Attention-deficit/hyperactivity disorder (ADHD) is one of the most common and a debilitating neuro-behavior disorder in the pediatric population. Although numerous effective psychostimulants are available, more than 30% of patients still do not show adequate treatment response rendering diverse pharmacological options.
We aimed at assessing the efficacy and safety of modafinil in the treatment of children and adolescents with ADHD by conducting a meta-analysis. An extensive search of databases and clinical trial registries resulted in five published short-term randomized, double-blind, placebo-controlled trials.
Primary efficacy measures were mean change in ADHD Rating Scale-IV Home (ADHD-RS-IV Home) and School Version (ADHD-RS-IV School) from baseline to study end point. The results showed that modafinil more significantly improved ADHD-RS-IV Home (SMD, -0.77 [95%CI, -1.11 to -0.44]) and School (SMD, -0.71 [95%CI, -0.96 to -0.47]) than placebo.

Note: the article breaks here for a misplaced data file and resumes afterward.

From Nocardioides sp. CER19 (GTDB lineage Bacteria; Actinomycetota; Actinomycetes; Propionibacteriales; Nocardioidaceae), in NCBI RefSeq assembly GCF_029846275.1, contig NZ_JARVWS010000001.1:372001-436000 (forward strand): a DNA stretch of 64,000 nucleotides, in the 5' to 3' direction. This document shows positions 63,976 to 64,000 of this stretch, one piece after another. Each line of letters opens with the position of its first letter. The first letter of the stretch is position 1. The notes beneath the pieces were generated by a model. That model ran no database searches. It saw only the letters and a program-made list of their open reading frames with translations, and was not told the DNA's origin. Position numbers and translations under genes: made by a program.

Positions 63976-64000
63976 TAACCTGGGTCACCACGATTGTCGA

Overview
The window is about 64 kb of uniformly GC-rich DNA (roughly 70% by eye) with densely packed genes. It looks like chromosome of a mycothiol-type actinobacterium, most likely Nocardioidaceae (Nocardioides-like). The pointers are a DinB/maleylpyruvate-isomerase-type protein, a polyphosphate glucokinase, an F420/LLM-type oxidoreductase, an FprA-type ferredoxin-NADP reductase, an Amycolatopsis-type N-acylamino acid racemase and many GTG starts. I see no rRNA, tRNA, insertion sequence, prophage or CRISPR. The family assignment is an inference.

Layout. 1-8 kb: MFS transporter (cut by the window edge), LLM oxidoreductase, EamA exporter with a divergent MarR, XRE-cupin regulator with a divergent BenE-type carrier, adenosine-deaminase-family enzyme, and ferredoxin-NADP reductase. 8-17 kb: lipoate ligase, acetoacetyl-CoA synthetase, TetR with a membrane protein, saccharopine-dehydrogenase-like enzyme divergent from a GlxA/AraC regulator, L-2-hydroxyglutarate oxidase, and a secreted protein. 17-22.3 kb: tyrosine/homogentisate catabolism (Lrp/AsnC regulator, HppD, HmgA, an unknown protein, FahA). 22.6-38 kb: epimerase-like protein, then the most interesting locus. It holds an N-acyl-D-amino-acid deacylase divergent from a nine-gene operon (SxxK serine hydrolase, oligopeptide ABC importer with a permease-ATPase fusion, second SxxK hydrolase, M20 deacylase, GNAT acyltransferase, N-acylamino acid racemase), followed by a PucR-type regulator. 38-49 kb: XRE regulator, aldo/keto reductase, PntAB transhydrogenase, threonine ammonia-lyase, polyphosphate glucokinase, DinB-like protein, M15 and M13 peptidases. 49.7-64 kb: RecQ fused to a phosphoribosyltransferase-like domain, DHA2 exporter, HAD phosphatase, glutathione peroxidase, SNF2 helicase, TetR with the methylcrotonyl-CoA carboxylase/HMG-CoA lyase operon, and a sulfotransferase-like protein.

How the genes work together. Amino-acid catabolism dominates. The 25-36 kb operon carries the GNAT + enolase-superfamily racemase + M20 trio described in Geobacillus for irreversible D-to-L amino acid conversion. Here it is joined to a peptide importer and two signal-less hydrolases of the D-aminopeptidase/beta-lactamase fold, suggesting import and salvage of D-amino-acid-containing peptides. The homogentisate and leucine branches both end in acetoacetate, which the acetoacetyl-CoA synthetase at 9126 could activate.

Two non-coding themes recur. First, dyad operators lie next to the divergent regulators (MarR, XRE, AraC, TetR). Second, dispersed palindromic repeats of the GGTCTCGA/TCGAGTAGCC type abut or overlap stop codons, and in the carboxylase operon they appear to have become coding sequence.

Dropout rate due to adverse event did not significantly differ between two groups. In terms of commonly observed side effects, modafinil showed significantly higher incidence of decreased appetite (RR = 5.02, 95% CIs, 2.55 to 9.89, P < 0.00001) and insomnia (RR = 6.16, 95% CIs, 3.40 to 11.17, P < 0.00001).
Modafinil did not cause a clinically significant increase of heart rate, systolic blood pressure, and diastolic blood pressure. Although we found that modafinil may be another treatment option in children and adolescents with ADHD, the results should be interpreted and translated into clinical practice with caution, as the meta-analysis was based on a limited number of clinical trials.
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